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China seeking "positive outcome" from Tibet talks

May 5, 2008

By John Ruwitch

SHENZHEN, China Sun May 4, 2008 (Reuters) - China's president said he
was hoping for "positive results" from talks with envoys of the Dalai
Lama, which opened on Sunday, but state media kept up a barrage of
attacks on Tibet's exiled spiritual leader.

"(I) hope contacts this time will yield positive results," China's state
news agency Xinhua quoted Hu Jintao as saying.

The fence-mending talks between Chinese officials and the two aides of
the Dalai Lama, the first since an eruption of Tibetan protests and
deadly riots in March, began behind closed doors in the city of
Shenzhen, near Hong Kong.

The unrest, the most serious challenge to Chinese rule in the
mountainous region for nearly two decades, prompted anti-China protests
around the world that disrupted the international leg of the Olympic
torch relay and led to calls for Western leaders to boycott August's
Beijing Games.

"When determining a person's position, we must not only listen to what
he says but also watch his deeds," Hu told a group of Japanese reporters
in Beijing ahead of his Japan visit.

"The door to dialogue has always been open. We sincerely hope the Dalai
side can show through action that they have genuinely stopped separatist
activities, stopped plots to incite violence and stopped to sabotage the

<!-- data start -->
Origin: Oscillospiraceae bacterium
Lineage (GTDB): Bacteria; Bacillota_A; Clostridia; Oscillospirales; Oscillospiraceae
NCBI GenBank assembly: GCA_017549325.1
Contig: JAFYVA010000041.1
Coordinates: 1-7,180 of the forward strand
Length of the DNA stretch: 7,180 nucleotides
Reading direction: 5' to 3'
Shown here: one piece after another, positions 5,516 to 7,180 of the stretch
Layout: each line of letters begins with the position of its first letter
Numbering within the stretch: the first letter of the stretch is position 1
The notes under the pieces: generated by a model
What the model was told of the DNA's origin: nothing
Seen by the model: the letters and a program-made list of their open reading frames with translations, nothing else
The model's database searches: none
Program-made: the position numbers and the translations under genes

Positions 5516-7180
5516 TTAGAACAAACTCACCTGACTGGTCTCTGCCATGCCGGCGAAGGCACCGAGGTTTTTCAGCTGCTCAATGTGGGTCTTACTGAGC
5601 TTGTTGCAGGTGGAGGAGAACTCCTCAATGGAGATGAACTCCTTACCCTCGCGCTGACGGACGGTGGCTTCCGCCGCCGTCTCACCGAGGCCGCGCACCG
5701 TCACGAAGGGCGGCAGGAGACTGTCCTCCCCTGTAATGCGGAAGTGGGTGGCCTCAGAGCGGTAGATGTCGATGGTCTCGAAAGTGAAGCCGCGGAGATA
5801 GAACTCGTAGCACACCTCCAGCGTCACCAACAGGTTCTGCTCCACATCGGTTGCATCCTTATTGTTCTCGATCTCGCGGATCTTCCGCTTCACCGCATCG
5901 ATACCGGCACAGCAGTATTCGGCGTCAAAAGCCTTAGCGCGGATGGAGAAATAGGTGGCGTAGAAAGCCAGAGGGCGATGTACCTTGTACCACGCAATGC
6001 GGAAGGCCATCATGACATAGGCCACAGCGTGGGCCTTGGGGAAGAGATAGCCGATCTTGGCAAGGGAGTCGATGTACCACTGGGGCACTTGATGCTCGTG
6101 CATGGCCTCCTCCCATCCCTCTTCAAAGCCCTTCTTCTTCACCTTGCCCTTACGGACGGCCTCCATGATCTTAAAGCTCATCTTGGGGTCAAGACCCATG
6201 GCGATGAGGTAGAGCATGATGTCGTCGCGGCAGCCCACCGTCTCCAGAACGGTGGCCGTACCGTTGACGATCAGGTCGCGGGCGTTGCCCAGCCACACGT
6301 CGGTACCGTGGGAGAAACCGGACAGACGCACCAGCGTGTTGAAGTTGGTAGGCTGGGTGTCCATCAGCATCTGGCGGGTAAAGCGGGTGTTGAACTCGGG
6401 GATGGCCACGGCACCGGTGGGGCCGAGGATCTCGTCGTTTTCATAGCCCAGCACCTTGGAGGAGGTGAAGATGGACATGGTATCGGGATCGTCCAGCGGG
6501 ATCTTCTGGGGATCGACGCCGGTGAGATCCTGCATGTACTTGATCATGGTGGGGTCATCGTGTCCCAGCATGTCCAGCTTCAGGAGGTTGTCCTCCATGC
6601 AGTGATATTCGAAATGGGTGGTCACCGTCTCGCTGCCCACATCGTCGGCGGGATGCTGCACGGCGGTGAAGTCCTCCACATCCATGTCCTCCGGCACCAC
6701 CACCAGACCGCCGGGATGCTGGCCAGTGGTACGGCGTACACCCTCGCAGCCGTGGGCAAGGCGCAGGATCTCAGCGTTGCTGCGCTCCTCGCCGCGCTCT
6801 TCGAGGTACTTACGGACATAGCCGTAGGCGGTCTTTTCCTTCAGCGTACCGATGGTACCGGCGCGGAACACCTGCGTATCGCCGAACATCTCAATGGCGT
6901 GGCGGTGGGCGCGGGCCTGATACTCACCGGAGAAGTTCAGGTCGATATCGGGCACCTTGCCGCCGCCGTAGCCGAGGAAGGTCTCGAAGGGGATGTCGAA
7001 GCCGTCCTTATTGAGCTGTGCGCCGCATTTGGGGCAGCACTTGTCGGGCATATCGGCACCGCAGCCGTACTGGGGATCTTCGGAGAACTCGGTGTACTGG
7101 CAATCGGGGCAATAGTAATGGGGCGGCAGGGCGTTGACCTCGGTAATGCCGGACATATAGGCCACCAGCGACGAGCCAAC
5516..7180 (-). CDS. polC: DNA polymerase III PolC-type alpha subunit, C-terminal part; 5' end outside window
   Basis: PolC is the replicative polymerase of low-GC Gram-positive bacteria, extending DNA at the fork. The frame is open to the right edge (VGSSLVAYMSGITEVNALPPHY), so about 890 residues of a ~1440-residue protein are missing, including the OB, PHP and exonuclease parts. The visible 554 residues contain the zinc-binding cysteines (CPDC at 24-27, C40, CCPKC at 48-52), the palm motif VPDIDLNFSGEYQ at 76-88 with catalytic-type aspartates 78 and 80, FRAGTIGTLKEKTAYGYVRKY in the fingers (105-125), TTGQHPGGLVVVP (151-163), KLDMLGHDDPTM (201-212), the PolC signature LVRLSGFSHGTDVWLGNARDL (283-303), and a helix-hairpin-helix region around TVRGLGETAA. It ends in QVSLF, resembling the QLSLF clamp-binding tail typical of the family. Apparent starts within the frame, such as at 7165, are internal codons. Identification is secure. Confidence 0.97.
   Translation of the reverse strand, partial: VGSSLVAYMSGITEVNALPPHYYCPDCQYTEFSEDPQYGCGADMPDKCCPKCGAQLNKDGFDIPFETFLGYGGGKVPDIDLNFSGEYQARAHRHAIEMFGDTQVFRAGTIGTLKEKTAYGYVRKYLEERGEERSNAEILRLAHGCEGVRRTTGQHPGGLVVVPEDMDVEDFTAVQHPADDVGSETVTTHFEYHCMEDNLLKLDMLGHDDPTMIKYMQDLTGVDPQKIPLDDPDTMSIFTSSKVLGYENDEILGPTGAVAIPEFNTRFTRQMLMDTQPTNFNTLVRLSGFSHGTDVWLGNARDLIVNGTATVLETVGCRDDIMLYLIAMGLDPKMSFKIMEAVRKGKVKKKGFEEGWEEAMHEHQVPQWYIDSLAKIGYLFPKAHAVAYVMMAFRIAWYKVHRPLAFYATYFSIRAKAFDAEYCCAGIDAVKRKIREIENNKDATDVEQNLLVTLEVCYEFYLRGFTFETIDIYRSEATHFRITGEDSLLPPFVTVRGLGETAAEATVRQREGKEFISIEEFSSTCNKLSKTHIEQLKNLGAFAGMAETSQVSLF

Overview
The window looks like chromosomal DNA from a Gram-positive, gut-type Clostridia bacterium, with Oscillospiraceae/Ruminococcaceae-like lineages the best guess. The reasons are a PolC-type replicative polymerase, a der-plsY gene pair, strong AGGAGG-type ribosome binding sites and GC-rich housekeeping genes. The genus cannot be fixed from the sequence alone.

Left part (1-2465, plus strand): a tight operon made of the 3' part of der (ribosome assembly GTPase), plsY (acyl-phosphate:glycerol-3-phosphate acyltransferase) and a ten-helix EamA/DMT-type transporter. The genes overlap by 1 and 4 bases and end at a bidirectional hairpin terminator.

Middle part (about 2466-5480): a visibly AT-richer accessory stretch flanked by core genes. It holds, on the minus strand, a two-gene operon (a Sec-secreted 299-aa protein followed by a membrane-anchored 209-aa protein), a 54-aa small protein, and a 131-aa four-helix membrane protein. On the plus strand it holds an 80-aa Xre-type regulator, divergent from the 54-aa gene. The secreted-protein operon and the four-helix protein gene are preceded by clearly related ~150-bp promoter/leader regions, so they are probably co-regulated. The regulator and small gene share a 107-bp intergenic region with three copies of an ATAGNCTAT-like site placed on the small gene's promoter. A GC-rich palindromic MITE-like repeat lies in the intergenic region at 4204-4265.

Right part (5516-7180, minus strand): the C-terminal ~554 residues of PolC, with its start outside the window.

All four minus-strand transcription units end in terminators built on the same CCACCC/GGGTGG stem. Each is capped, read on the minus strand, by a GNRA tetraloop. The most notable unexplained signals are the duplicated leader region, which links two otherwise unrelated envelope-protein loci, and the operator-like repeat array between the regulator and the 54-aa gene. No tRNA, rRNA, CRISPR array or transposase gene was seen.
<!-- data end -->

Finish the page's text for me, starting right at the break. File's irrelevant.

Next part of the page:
Beijing Olympics," Hu said.

These would "create conditions for the next round of dialogue", Hu added.

Security was tight outside the Shenzhen state guest house where the
talks were believed to have been held, and reporters were not allowed
into the compound.

"The meeting took place this morning. It will continue tomorrow and
possibly the day after ... We are expecting them back on the 7th or 8th
(of May)," Tenzin Taklha, a senior aide to the Dalai Lama, told Reuters
on Sunday.

"We hope the Chinese are serious about the talks and we are hopeful that
the Chinese are willing to look into the problems in Tibet."

Xinhua identified the Chinese negotiators as Zhu Weiqun and Sitar, both
vice-ministers of the Communist Party's United Front Work and
responsible for winning over religious leaders and ethnic minorities.

Lodi Gyari and Kelsang Gyaltsen, the Dalai Lama's representatives in
Washington and Switzerland respectively, arrived in China on Saturday.

A commentary in the Tibet Daily, mouthpiece of the Tibet regional
government, accused the Dalai Lama of being a "loyal tool of
international anti-Chinese forces" and attempting to split Tibet from China.


Some analysts said the repeated condemnations in the run-up to the talks
suggested that China was in no mood to compromise following the riots in
Tibet, which stoked Western criticism of its rule there.

The India-based Tibetan government-in-exile has said it "can't have
great expectations" from the talks.

There have been six rounds of dialogue between China and the Dalai
Lama's envoys since 2002, with no breakthrough.

China proposed the latest talks last month after Western governments
urged it to open new dialogue with the Dalai Lama, who says he wants a
high level of autonomy, not independence, for the predominantly Buddhist
Himalayan homeland he fled in 1959.

The Dalai Lama also says that he objects to violence and supports the
Beijing Olympics. China says he is insincere.

China says the rioting in Tibet's capital, Lhasa, in March killed 18
"innocent civilians" and a police officer. It has not specified how
many, if any, protesters have died but says troops used maximum
restraint and avoided using lethal weapons.

Exiled groups say many more Tibetans have died in a crackdown on
rioters. The government-in-exile estimated last week that 203 Tibetans
might have died in the unrest since March 10.

(Additional reporting by Guo Shipeng and Benjamin Kang Lim in Beijing
and Abhishek Madhukar in Dharamsala)

(Writing by Benjamin Kang Lim; Editing by Bill Tarrant)
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